- Wilderness medicine
Wilderness medicine (also known as expedition medicine) is the practice of medicine where definitive care is more than one hour away, and often days to weeks away. The practice of wilderness medicine is defined by difficult patient access, limited equipment, and environmental extremes. The development of wilderness medicine has paralleled the evolution of pre-hospital care in the urban setting, beginning with the Napoleonic Wars.
Today, wilderness or expedition medicine is practiced by
Wilderness First Responders, Wilderness EMTs, Remote/Offshore Paramedicsand Physicianson expeditions, in outdoor education, search and rescue, mountain rescue, remote area operations including research, exploration, and offshore oil platforms, as well as tactical environments. In mainland Europe, where mountain rescue is done by paid professionals, there are courses for physicians that help qualify them to be mountain rescue or expedition doctors. Many of these courses lead to an International Diploma in Mountain Medicine, which is recognized by the Union Internationale des Associations Alpinistes.
In the United States, where mountain and other wilderness rescue on land is usually done by volunteers, there is no equivalent diploma. However, there are many wilderness medicine conferences at which medical professionals can earn continuing education credits, and some medical schools (for example, at the University of New Mexico) have begun offering electives in wilderness medicine.
Wilderness Medical Societyis an organization dedicated to wilderness medicine education and research, and they conduct multiple conferences annually in this area. Anyone who is interested in wilderness medicine can join the organization as an associate member, and receive their magazine, Wilderness Medicine. Their peer-reviewed journal, Wilderness and Environmental Medicine, is archived on their web site (www.wms.org), and back issues are accessible to the public at no cost.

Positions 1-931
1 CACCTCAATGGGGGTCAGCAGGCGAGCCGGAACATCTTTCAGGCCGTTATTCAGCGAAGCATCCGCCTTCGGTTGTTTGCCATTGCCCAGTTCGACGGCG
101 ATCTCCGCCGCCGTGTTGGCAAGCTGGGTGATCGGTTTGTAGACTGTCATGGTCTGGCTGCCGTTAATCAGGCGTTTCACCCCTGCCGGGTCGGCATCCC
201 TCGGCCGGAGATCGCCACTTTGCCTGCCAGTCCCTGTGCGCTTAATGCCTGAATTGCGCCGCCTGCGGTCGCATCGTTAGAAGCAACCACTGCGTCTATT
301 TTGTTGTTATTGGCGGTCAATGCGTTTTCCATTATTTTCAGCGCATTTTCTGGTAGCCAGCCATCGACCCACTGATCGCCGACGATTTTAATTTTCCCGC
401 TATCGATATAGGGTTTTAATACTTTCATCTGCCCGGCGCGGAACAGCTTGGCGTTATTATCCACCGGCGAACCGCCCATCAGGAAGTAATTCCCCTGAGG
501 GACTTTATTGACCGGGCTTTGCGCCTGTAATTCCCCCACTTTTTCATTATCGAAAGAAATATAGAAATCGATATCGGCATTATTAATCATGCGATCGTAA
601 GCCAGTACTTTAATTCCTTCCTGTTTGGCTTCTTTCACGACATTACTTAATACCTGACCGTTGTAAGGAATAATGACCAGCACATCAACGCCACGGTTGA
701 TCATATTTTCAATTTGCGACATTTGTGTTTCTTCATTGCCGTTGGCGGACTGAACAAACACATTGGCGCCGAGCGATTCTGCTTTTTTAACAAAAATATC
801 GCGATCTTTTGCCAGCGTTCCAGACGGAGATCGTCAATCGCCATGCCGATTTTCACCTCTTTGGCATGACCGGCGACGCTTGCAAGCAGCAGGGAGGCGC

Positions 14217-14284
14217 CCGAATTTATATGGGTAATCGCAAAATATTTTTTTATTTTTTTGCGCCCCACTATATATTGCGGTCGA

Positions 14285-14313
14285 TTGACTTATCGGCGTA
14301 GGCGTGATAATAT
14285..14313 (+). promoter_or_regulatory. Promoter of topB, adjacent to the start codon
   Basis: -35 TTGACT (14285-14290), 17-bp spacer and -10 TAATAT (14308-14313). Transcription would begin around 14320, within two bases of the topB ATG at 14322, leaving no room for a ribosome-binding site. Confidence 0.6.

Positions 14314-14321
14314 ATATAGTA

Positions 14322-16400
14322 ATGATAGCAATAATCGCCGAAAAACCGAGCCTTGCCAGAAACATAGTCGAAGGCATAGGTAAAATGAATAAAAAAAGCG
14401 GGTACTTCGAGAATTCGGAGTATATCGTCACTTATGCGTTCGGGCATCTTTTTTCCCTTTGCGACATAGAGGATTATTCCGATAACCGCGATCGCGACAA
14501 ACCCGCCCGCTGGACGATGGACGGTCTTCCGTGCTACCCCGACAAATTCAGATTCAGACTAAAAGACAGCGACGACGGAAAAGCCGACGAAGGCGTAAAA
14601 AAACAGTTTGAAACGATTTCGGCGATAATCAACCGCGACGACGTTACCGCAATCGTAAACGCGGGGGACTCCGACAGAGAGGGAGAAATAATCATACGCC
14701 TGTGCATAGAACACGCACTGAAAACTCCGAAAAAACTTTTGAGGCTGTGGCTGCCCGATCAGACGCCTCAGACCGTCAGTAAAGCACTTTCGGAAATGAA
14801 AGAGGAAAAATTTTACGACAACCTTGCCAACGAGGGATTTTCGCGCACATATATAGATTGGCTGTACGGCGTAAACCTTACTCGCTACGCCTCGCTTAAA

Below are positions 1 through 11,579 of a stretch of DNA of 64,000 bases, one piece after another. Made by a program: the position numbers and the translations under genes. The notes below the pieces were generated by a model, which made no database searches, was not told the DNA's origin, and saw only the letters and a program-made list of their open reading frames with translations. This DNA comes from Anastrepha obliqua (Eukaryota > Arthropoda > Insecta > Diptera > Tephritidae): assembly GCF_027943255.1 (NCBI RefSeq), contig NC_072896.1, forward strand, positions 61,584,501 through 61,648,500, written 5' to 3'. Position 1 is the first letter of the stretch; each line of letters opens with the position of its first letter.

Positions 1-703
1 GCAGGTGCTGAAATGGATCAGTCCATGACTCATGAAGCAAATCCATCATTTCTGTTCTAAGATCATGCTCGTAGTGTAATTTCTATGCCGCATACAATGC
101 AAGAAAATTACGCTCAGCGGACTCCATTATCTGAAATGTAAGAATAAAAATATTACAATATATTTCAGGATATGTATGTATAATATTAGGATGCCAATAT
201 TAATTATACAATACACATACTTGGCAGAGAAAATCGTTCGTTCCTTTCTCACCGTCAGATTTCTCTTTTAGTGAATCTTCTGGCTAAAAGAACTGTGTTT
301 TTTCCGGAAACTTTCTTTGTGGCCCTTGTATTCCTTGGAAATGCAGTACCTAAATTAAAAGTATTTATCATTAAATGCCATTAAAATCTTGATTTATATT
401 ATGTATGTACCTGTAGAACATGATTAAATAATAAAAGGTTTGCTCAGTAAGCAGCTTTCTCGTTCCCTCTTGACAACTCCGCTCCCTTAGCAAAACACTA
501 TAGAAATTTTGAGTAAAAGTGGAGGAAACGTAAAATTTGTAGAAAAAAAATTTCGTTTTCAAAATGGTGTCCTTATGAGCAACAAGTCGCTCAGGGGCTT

Training in wilderness medicine is specialized, involving advanced practices and protocols due to the distance from hospitals and physicians. Common US certifications include
Wilderness First Aid, Wilderness First Responder, and Wilderness EMT. While there is no legislation on standards of care for wilderness emergency care, there is a consensus of wilderness medical experts published by the Wilderness Medical Society (www.wms.org): Practice Guidelines for Wilderness Emergency Care, edited by Wm. W. Forgey, M.D.
Many organizations offer training in wilderness emergency care to lay people, which may include techniques that go beyond urban first aid or EMT training, such as reducing dislocations. The National Ski Patrol (www.nsp.org), a volunteer organization with a
congressional charter, has an 80-hour course to train patrollers, Outdoor Emergency Care, which meets the standards for an EMT (Emergency Medical Technician) course. The Wilderness Medicine Institute of NOLS, Wilderness Medical Associates, Aerie Backcountry Medicine, SOLO, and Remote Medical International offer courses up to the Wilderness EMT level. The American Safety & Health Institute (www.ashinstitute.org) has a Wilderness Emergency Care program that offers a full range of courses including Wilderness First Aid, Wilderness First Responder, and Wilderness EMT Upgrade. Most outdoor organizations that take people into wilderness settings now require their trip leaders, guides or camp councilors to be certified in such a course.
* [http://www.emedicine.com/emerg/topic838.htm eMedicine: Wilderness and Travel Medicine]
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